Both of these libraries allow you to “mock” WordPress functionality, which allows you to test your own code in a contained environment. So instead of…

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Photo by Siora Photography on Unsplash

Have you heard the commandment of the unit testing crowds? We must achieve enlightenment. We must achieve 100% code coverage! Any project that does not achieve 100% code coverage is garbage!

It’s an enticing argument. If we accept the logical argument that testing is good for code, then it would seem to follow that more tests covering 100% of our code would be even better, right?

Code coverage is great

It’s true, code coverage is great. It is definitely something that we should strive for. It’s a simple enough argument to make, and it holds true in the majority of circumstances — foreshadowing!


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Photo by Tolga Ulkan on Unsplash

If you do any open source development in PHP, you are likely to stumble across the need to use multiple PHPUnit versions. This can become a pain quickly.

Do you use the vendor directory?


Is it PHPUnit 7, or can you use PHPUnit 9?

I deal with this issue a lot, as I swap between Laravel and WordPress open source projects, and then the random projects that I like to contribute to. Each seems to have their own PHPUnit needs, and I’m constantly having to look up which version I should be using.

The solution

That’s why I created this BASH…

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What would you do to be able to work side by side with the people at the top of your industry? To sit in on their discussions. To have them personally review your work, and provide feedback. All while building software together that makes the world run.

This is an article about open source, but it’s really an article about ego. The problems with open source are the same as the strengths. It is free and open to everyone. Everyone includes some of the greatest minds in computer science — as well as the cockiest minds in computer science.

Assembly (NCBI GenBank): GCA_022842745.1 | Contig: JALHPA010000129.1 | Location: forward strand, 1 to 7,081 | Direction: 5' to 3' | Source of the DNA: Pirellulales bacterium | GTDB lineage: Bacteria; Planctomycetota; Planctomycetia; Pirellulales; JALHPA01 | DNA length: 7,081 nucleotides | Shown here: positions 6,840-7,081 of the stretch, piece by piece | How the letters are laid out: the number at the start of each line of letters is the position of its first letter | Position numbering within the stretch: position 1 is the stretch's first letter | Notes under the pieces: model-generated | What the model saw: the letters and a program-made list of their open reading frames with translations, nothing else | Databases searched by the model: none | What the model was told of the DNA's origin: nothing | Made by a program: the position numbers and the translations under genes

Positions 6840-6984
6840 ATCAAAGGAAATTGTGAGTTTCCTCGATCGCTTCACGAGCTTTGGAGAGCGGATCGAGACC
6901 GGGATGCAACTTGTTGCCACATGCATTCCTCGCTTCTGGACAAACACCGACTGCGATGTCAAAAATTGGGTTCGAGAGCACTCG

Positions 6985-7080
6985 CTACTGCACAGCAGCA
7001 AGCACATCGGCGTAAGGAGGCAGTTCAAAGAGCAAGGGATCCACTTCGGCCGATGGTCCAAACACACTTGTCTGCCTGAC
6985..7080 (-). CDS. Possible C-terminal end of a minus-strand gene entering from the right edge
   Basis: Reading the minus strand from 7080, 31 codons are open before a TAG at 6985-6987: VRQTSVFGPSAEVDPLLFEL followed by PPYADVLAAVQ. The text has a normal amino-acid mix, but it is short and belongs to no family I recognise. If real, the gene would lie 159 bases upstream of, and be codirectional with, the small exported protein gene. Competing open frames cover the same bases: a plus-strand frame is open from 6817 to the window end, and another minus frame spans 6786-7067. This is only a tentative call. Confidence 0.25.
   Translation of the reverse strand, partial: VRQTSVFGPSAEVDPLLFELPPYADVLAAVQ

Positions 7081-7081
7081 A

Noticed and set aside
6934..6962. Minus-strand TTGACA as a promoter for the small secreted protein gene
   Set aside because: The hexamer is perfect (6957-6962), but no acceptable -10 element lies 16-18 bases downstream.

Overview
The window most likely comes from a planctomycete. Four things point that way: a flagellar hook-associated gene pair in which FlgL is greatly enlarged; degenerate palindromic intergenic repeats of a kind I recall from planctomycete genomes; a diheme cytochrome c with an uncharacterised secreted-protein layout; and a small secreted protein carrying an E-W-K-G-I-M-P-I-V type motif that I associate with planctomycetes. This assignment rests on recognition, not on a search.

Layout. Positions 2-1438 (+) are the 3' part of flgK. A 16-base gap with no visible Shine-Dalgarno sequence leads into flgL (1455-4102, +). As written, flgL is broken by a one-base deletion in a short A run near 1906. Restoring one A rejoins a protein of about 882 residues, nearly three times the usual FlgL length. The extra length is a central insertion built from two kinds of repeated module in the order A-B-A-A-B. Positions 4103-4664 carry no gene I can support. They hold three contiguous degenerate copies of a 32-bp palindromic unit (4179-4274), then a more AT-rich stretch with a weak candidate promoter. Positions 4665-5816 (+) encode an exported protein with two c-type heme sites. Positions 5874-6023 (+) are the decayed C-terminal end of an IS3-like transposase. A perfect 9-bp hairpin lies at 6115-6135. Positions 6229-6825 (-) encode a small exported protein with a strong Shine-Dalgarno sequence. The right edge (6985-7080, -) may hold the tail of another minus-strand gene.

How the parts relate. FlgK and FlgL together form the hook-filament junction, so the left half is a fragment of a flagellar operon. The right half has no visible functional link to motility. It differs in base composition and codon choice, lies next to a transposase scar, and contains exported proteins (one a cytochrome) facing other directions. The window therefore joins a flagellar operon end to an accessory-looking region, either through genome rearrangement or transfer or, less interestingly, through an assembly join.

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Photo by Wade Austin Ellis on Unsplash

My last week has been an insane flurry of development on WordPress core, as I attempt to do some code clean up. Part of that was finally installing xDebug and making it work with the WordPress Development environment.

Once I got that working I did what any self respecting developer would do.

I played with it.

I set a breakpoint at the very beginning of the request — first line of index.php — and I clicked step-in until my finger got tired. If you’ve never done this, let me just say…


It’s dreadfully long.

Which I knew, but I…

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Have you ever heard the term “Nor’easter?” Growing up in New England, I learned that term early. At 10 years old I learned a new term: Ice Storm.

The Ice Storm of ’98 was without a doubt the worst storm I have personally lived through to date. My home had no power for weeks — plural. We couldn’t travel without risking going off the road. Power poles — not just lines — were laying on the ground, toppled by the weight of the inches-thick ice that coated them from top to bottom.

Ours was one of the lucky families. We…

Travis Weston

Travis Weston is a Full Stack Developer based out of Maine.